While it’s true that one can argue that Gorsuch’s statement might make him more palatable to Democratic senators (though the odds that more than one or two will resist the party base’s demand for an all-out war and filibuster of Trump’s choice for the High Court are minimal), Cillizza’s reasoning was based in a common thread of liberal thought these days: the belief that Trump is “operating off a master plan only he can see” and that the chaos of his administration’s early days is actually “careful orchestration.” Trump “fooled” the country during the campaign and “what’s to say he’s not doing it again now?”
The conceit of the piece was that if you “dig a little deeper” this relatively minor sidebar to both the confirmation and the litigation over Trump’s executive orders “the conspiracy theories begin to seem, well, not so conspiratorial.” Though the supposed proof for this is entirely circumstantial, Cillizza insisted we couldn’t rule out the possibility that the ensuing controversy was “all part of his [Trump’s] broader plan.” The column crossed the line between D.C. gossip and a bow in the direction of the social-media paranoia that is driving the anger of what is no longer a fringe element of the Democratic party.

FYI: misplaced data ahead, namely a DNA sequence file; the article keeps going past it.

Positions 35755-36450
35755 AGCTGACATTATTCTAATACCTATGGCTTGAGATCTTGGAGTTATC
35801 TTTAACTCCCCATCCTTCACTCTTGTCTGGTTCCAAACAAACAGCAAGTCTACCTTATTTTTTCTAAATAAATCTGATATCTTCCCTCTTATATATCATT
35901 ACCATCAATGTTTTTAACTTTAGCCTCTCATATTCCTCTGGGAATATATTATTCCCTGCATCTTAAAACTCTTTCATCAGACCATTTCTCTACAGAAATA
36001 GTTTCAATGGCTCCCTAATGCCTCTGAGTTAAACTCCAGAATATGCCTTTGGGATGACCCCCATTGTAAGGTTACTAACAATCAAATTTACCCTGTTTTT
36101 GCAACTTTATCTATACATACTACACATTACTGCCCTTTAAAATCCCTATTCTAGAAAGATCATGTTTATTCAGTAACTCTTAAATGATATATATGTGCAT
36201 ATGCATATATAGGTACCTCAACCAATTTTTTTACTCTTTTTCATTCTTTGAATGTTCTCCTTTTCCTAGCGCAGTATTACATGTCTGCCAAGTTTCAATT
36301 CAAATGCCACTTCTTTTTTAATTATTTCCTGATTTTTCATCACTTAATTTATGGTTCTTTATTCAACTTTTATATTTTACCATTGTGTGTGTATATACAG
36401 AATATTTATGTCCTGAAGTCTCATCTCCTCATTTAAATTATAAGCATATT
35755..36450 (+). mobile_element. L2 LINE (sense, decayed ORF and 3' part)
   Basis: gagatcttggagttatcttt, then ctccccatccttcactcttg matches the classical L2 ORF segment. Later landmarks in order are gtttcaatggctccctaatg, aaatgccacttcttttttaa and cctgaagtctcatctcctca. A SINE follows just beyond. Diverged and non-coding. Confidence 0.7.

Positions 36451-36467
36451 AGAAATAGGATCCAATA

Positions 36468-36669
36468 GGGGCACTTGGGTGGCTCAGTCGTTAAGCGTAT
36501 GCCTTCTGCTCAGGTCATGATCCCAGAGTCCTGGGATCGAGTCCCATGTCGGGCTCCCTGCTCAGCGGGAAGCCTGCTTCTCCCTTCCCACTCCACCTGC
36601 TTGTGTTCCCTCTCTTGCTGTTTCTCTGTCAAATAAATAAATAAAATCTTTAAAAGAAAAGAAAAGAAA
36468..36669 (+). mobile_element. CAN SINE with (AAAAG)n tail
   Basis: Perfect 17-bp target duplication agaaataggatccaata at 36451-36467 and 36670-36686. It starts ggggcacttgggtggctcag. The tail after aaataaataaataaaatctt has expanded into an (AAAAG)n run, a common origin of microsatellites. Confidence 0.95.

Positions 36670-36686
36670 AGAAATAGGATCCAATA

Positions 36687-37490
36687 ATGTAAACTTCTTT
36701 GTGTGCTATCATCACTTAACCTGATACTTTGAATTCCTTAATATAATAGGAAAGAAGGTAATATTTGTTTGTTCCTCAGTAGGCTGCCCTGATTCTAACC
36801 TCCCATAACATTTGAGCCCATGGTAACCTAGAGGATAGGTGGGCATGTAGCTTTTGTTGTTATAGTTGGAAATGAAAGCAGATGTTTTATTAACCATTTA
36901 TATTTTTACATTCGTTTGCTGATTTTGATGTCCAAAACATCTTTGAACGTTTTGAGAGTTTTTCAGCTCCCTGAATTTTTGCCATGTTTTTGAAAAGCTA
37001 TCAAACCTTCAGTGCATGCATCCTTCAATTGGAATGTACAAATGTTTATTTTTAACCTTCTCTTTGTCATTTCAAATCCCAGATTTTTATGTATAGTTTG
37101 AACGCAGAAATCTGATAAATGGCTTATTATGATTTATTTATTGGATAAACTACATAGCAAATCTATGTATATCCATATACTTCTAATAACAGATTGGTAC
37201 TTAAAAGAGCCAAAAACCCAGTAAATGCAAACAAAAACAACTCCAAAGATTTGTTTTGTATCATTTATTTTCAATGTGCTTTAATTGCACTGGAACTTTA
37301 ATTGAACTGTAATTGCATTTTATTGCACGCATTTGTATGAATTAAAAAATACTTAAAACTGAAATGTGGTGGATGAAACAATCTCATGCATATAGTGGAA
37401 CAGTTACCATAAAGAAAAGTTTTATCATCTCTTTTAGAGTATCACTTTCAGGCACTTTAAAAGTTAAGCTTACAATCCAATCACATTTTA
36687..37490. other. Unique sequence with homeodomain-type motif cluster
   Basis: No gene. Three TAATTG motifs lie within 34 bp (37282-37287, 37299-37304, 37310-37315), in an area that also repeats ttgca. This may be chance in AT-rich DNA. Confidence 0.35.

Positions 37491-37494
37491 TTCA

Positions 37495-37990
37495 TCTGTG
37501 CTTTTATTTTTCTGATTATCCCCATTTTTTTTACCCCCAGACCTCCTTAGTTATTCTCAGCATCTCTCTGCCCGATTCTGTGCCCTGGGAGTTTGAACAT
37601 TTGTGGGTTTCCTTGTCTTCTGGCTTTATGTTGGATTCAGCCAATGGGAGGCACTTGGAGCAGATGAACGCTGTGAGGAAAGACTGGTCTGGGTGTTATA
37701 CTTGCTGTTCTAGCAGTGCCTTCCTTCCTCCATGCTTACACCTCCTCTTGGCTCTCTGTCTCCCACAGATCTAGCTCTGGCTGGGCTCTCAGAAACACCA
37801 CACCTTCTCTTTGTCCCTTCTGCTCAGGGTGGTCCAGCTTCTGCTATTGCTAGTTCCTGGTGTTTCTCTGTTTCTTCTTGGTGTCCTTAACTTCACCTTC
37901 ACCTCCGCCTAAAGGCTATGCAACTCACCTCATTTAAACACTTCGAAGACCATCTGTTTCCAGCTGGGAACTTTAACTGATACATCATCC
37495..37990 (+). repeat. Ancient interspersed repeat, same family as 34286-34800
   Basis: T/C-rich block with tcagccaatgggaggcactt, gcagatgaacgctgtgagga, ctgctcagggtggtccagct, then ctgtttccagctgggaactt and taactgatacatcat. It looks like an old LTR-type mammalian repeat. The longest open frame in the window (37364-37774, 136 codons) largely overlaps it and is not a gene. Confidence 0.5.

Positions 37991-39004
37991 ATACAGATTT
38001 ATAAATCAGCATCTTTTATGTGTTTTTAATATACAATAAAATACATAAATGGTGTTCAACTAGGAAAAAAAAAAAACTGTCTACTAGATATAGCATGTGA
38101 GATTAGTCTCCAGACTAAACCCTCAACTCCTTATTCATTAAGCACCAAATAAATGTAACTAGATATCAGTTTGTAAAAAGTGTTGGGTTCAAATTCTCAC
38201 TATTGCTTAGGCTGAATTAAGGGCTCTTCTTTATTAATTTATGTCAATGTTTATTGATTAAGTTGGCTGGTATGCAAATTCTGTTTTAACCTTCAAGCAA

Once even the gatekeepers of responsible liberal opinion begin to see hidden agendas everywhere then it is fair to ask whether the extremism and paranoia of the anti-Trump camp is matching or exceeding the bad judgment being exhibited by the White House. We can’t know where this will lead as liberal hysteria and Trumpian contempt for political norms compete in a race to the bottom of the barrel. But what we can be sure of is that this derangement syndrome is already far more serious than those that afflicted critics of Clinton, Bush, and Obama and is bound to get even worse over the next four years.